All veneer panels, face frames, and mouldings will be manufactured using clear material. Cabinet accessories and components that use ¾” sheet-stock will also be produced using clear material (Examples: letter organizer, end shelf cabinets, hood vent cover outside kits, valances, and finished interiors).


Red oak is a dense, heavy wood that is very hard and stiff. The open grain pattern can have bold, prominent and irregular characteristics that include mineral streaks, mineral stains, sap stain, ray flecks and some pin or closed (sound) knots. The color ranges from light tan to gray, dark brown, and pink to medium red-brown. 


Alder is a moderately light and somewhat soft hardwood grown primarily in the Northwest. The surface is smooth with very little grain visibility, but it may have pin knots, grain “fuzz” and mineral streaks. Color ranges are from very white to tan and pale pinkish brown with differences being accentuated when clear, light stain colors are used. 

Alder doors and DFMD drawer fronts with ¼” recessed panels, as well as finished ends, finished interiors and other veneer surfaces have birch plywood veneer panels which may vary in color to the solid alder door frame, cabinet frame or slab drawer front. 

Cherry plate rails, tambour and wine rack lattice are used in alder and rustic alder cabinets. Refer to the accessories section to determine if a item is available in alder.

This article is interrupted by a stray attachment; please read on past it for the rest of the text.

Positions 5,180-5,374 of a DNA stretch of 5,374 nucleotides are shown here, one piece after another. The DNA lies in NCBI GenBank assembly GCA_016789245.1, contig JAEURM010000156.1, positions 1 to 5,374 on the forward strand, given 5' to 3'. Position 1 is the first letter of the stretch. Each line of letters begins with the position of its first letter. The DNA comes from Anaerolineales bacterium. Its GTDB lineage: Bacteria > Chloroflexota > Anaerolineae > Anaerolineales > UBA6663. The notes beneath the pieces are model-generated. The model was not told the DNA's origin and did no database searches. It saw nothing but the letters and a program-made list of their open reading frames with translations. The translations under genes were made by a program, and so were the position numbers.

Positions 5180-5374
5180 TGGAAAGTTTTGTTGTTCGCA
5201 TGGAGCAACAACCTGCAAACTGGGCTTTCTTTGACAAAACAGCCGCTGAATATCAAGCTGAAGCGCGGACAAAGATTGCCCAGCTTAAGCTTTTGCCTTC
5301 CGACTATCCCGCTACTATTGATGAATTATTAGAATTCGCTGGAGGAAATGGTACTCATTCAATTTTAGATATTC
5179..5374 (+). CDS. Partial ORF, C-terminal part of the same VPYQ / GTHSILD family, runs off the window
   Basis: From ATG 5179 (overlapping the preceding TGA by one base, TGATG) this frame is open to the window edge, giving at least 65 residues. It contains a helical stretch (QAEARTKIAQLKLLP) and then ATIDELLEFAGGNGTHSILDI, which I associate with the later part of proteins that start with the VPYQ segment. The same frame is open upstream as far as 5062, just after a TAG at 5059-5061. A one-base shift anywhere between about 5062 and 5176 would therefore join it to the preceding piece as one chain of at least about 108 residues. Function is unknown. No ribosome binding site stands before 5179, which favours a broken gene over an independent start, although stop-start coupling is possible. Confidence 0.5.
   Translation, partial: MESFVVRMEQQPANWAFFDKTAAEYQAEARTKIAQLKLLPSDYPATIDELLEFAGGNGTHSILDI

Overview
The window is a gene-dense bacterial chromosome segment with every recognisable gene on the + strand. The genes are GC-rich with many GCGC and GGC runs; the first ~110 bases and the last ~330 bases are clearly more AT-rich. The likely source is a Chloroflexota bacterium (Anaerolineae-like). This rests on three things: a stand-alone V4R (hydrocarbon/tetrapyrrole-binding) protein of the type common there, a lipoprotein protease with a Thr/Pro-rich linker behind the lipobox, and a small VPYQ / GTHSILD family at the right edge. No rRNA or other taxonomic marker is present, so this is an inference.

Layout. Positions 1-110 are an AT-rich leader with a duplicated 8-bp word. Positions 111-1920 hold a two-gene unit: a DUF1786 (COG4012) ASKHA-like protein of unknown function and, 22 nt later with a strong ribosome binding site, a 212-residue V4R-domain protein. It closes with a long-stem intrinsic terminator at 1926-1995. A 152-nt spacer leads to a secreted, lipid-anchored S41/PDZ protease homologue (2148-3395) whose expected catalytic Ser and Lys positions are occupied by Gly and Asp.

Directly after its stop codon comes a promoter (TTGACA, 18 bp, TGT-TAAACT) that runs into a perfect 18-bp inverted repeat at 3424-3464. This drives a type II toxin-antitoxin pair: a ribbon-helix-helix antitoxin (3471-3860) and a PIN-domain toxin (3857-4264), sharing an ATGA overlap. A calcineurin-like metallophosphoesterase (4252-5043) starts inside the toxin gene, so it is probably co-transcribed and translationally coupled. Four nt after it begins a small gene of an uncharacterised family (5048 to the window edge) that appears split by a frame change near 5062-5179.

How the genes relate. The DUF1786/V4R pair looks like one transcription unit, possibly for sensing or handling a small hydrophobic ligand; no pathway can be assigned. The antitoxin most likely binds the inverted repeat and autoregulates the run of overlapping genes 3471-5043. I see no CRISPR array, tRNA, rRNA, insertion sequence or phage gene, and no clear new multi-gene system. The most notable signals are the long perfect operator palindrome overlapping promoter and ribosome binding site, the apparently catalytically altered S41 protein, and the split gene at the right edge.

Hickory is very heavy, hard and dense and should be predrilled before hand nailing or inserting screws. It is a rustic wood with extreme variations in color, from nearly white to dark brown. Grain patterns can be bold and prominent, and have irregular characteristics that are associated with tree growth, Burts, water stains, mineral streaks and sound knots are typical and are not considered defects.


Hard maple is a stiff, strong, and heavy wood. Grain patters are tight and uniform, with smooth surface. Common characteristics include burl grain, pin knots, heartwood stains, mineral streaks, tiger stripes and caramelizing. Maple varies in color from nearly white to yellow, pink, light purple and slightly reddish brown. It contains a resin called lignin that causes the wood to turn yellow or orange over time. Exposure to sun or natural light speeds up this process, and it becomes more obvious when light colored stains or clear finishes are used.


Cherry is considered moderate in hardness, width and strength. Grain patterns range from fine to medium, with a relatively smooth surface. Mineral streaking, gum spots, pin knots, gum spots and sapwood are acceptable characteristics. Colors vary from white to light red to dark reddish brown, and a greenish hue may be seen when finished natural. Exposure to sun or natural light causes cherry to darken. Color changes over time can be dramatic, and they will be enhanced with light or clear finishes.